As far as great matches? If someone wants to say Funk's best matches aren't as good as the best matches from some of the other GOATC's I would listen to it. If someone wanted to say he doesn't have the depth of great matches that Flair has I'd almost certainly agree. If someone said Terry only had one or two or even a handful of great matches? I'm not buying that, but then this may just end up with another debate about "good v. great" and I'm not sure I really want the thread to go down that road. What I would say is thatFunk v. Hansen, Funk v. Lawler and Funk v. Flair GAB 89 are in my absolute top tier of singles matches. I think Terry was a tremendously great tag worker at his peak and there are several tags of his I would rate very, very highly. I thought he was incredible in Wargames 94 which is a match I love. On first watch I thought his random match with Tony St. Clair in 93 was great though I haven't gone back to watch it again. I think Terry/Jumbo is a great match and it's probably not even a top 25 Funk match IMO. I don't really think Terry is hurting for great matches.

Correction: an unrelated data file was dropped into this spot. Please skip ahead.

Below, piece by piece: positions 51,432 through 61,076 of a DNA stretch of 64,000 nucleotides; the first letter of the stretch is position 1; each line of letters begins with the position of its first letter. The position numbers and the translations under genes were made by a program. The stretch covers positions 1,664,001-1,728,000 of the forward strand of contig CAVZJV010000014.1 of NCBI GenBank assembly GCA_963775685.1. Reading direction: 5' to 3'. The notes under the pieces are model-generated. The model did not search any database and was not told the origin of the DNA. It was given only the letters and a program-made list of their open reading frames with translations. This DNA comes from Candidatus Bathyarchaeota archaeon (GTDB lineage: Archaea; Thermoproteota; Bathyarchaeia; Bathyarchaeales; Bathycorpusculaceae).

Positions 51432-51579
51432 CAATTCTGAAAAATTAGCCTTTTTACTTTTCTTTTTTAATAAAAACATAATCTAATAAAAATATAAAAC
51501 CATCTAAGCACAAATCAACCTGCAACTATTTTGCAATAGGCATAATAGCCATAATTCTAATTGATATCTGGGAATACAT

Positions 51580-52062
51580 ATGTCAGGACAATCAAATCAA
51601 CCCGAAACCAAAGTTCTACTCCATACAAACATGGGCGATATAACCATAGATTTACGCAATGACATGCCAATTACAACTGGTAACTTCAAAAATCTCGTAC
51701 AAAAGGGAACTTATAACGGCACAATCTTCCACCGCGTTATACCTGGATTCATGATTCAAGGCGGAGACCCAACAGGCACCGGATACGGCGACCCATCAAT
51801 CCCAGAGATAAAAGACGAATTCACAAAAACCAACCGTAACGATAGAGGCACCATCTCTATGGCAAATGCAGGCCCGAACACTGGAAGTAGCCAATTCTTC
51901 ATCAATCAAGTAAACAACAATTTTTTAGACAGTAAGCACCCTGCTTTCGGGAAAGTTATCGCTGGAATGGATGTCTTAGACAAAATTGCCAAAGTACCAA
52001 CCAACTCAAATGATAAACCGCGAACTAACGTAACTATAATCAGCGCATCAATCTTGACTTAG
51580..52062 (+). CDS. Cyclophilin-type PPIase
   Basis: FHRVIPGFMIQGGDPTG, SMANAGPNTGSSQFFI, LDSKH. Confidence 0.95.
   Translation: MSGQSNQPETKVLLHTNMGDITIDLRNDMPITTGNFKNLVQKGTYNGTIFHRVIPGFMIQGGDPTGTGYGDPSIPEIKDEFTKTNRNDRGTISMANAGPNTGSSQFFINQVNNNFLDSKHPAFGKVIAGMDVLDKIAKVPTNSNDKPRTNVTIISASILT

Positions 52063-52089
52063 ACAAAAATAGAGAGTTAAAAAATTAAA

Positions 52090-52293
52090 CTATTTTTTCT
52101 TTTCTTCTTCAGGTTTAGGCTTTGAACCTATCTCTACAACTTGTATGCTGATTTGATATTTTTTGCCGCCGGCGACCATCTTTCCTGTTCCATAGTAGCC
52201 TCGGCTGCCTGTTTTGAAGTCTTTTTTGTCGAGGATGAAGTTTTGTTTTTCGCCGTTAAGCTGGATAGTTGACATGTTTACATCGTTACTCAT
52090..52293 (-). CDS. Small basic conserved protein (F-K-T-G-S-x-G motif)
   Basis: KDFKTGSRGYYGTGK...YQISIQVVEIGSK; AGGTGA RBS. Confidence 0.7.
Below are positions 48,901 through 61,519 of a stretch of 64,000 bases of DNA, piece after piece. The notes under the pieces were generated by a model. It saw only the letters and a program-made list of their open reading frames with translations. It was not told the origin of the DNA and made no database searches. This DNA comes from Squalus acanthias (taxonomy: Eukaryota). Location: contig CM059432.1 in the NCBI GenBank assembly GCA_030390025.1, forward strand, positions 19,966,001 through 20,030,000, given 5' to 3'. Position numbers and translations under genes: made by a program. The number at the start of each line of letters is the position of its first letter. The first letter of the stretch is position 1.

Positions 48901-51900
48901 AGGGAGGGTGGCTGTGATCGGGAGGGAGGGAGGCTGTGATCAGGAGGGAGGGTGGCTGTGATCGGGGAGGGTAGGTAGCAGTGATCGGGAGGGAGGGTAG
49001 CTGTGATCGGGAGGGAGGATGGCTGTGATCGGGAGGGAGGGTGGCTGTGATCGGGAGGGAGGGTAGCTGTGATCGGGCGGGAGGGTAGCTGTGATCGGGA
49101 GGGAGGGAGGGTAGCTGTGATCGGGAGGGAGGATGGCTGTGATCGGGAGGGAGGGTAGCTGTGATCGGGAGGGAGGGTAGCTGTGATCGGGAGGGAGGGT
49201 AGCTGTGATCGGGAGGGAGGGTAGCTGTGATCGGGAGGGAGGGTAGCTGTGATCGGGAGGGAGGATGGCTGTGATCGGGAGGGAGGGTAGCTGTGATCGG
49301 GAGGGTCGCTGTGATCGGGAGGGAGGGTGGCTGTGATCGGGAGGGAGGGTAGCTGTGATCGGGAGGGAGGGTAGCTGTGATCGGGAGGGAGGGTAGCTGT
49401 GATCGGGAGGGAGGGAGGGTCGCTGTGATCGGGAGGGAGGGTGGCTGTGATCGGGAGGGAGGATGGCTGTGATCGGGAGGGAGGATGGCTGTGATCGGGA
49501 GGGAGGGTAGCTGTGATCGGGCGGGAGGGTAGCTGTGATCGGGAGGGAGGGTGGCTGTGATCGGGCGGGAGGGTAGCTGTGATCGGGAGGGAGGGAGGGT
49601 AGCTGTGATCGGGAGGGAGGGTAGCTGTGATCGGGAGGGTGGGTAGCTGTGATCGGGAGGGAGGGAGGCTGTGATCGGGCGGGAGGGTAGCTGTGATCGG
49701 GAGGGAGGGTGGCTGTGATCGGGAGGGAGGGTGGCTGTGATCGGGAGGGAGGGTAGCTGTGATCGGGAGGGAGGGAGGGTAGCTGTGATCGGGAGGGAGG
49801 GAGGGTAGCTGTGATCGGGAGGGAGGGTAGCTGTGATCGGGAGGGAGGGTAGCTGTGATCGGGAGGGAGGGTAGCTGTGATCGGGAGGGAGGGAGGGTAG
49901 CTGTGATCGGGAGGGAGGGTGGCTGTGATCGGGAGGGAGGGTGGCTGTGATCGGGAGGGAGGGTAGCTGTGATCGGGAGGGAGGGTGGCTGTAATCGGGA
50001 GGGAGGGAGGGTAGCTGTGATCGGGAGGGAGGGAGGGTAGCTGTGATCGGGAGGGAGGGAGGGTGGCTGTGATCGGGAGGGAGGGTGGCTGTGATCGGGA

Al mentioned the fact that Funk didn't stay around any place very line as a sort of theoretically weakness. To me that was a real world strength. OJ is the one who coined this, but Terry is the ultimate loser leaves town wrestler. He was in somewhere for a while, got over huge, made you believe in him 100 percent, had his big match/feud/rivalry and was gone before he got stale. He always, always, always left you wanting more. There are a lot of guys I think are absolutely great wrestlers, but who hung around somewhere too long, or were involved in something that was run in the ground, or got lazy because they were comfortable or whatever. That NEVER happened with Terry Funk